3. It trained me to look differently at what I see around me.
Among the first things I learned is that street photography is often a matter of story or perspective. This is why a city can be home to many street photographers yet their works are mostly different from each other. While each city has its own distinct character, without having a perspective of your own, it’s still possible to fall into the trap of photographing the same cliche places and spaces that we typically see on travel sites or social media. My recent travels to Singapore and Penang — places that I have visited many times already — pushed me to observe not as a tourist anymore, but as a storyteller. This has allowed me to take photos that I feel are mostly unique to me, even when I’m not traveling.
4. It made me go out of my comfort zone and approach people for street portraits (or at least get closer to my subjects).
I’ve always been interested in doing street portraits but never really felt comfortable approaching complete strangers. But when I’m traveling, I somehow feel more curious and compelled to take more photos of people, even if that means being just a little bold to approach people or take closer shots. It may not always be the case, but I’ve found that even smiling and simply asking permission when I’m unsure made people more willing and at ease to be photographed.
5. It gave me the perfect excuse to shoot with a prized film that I’ve been saving for “special occasions” or photo opportunities.
Because I mostly shoot with film, I have a handful of rolls that are reserved for special occasions and photo opportunities — travel is definitely one of them. So when I’m on a trip, I am more brave and excited to use these films and end up with a handful of street photos that I really like and find memorable. The most recent of these are from a test roll of Astrum 400 that I shot during a recent trip to Singapore.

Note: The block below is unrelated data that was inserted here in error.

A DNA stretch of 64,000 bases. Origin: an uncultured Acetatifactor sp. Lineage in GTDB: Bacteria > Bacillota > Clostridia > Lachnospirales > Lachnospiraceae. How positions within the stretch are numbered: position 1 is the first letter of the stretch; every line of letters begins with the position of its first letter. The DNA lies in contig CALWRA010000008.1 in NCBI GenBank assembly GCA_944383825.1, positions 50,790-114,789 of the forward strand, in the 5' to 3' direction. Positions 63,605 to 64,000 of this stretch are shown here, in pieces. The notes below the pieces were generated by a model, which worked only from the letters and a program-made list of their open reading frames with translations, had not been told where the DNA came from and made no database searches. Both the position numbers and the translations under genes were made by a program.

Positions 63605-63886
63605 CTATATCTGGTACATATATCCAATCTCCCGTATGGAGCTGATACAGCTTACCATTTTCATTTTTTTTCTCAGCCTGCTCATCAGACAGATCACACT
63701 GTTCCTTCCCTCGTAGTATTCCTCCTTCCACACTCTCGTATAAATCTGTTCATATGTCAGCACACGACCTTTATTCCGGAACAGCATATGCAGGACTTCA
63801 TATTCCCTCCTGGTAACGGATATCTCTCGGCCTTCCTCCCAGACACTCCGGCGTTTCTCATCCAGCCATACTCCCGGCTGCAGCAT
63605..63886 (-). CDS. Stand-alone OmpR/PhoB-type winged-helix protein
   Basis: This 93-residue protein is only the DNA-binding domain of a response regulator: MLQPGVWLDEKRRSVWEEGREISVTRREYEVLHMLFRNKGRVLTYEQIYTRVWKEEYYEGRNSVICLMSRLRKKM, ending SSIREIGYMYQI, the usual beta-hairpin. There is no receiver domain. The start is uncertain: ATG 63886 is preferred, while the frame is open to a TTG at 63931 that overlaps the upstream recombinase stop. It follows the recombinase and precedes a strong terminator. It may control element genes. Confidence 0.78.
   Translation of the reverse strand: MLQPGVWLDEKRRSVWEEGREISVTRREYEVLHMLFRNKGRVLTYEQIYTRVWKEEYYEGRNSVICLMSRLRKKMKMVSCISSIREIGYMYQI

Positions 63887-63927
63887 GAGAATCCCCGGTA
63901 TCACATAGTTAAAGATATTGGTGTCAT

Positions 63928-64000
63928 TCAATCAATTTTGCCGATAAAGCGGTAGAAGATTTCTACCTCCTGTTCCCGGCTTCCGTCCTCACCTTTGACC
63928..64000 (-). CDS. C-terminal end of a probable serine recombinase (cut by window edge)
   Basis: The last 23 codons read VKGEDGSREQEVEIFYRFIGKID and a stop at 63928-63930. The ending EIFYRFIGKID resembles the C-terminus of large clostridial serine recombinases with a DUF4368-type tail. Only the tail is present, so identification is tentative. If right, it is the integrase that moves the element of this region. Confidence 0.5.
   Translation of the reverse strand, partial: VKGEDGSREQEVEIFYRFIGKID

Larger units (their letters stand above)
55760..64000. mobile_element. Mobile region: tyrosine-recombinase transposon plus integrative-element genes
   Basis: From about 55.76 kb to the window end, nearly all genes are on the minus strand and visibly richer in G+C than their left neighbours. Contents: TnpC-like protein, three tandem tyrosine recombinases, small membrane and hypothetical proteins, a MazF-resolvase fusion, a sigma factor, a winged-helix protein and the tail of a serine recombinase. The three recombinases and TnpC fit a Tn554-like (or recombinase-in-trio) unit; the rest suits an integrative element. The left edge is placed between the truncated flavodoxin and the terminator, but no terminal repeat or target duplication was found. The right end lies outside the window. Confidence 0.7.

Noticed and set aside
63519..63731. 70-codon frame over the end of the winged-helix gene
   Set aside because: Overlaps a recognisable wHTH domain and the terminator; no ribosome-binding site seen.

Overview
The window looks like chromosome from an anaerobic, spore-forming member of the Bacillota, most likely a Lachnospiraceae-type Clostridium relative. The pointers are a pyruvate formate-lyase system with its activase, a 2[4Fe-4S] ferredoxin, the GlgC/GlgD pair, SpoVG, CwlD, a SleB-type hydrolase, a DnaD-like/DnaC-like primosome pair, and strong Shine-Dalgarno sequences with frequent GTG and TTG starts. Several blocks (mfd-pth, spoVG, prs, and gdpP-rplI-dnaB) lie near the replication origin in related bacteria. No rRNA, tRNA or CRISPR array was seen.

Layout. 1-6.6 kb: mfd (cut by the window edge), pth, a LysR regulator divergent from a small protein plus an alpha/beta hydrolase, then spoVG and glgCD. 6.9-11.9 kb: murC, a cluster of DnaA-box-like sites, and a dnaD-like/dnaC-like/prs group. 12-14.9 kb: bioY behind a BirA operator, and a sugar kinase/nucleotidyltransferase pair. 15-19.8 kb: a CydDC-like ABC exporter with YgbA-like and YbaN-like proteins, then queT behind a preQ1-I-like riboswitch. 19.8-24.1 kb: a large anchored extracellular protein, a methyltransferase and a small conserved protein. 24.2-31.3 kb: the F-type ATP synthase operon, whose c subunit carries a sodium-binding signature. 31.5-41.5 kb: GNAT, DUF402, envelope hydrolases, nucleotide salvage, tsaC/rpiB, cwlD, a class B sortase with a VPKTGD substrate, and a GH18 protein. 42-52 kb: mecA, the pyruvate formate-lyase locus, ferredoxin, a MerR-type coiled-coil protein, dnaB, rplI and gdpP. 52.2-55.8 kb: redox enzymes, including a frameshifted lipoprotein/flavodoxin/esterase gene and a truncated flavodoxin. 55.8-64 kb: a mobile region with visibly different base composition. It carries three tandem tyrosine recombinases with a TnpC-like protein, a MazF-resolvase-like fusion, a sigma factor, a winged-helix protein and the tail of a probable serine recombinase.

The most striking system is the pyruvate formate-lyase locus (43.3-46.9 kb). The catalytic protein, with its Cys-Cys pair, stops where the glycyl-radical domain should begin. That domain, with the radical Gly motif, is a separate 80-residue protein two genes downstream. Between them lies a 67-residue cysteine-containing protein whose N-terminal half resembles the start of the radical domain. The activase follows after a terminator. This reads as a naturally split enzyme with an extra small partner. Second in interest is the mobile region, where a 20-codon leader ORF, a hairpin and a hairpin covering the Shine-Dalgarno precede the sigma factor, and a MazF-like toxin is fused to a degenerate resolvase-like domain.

6. It helps me meet and connect with other photographers from the places I visit.
This I think applies not only to street photography but photography in general. If I have photographer friends or contacts in a place that I plan to visit, I make it a point to meet up with them. I ask them for tips on where to shoot, where to buy films, or simply just catch up and do a quick photowalk. Not only has it enriched my photography as a whole, but also gets me access to spots and stories that I otherwise wouldn’t have if I didn’t meet them.
7. It got me excited and hopeful about street photography itself.
Put all these realizations together and it all boils down to this: travel simply makes street photography easier and more natural for me. Each time I come home from a trip and look back at my photos that I really like, I feel more excited and hopeful about my progress (if any) in street photography. It makes me more eager to see if anything I learned or tried while on the trip would help me capture stories unfolding in more familiar territory. These alone are enough for me to keep making street photography a good part of my trips. And I’m already excited for the next one!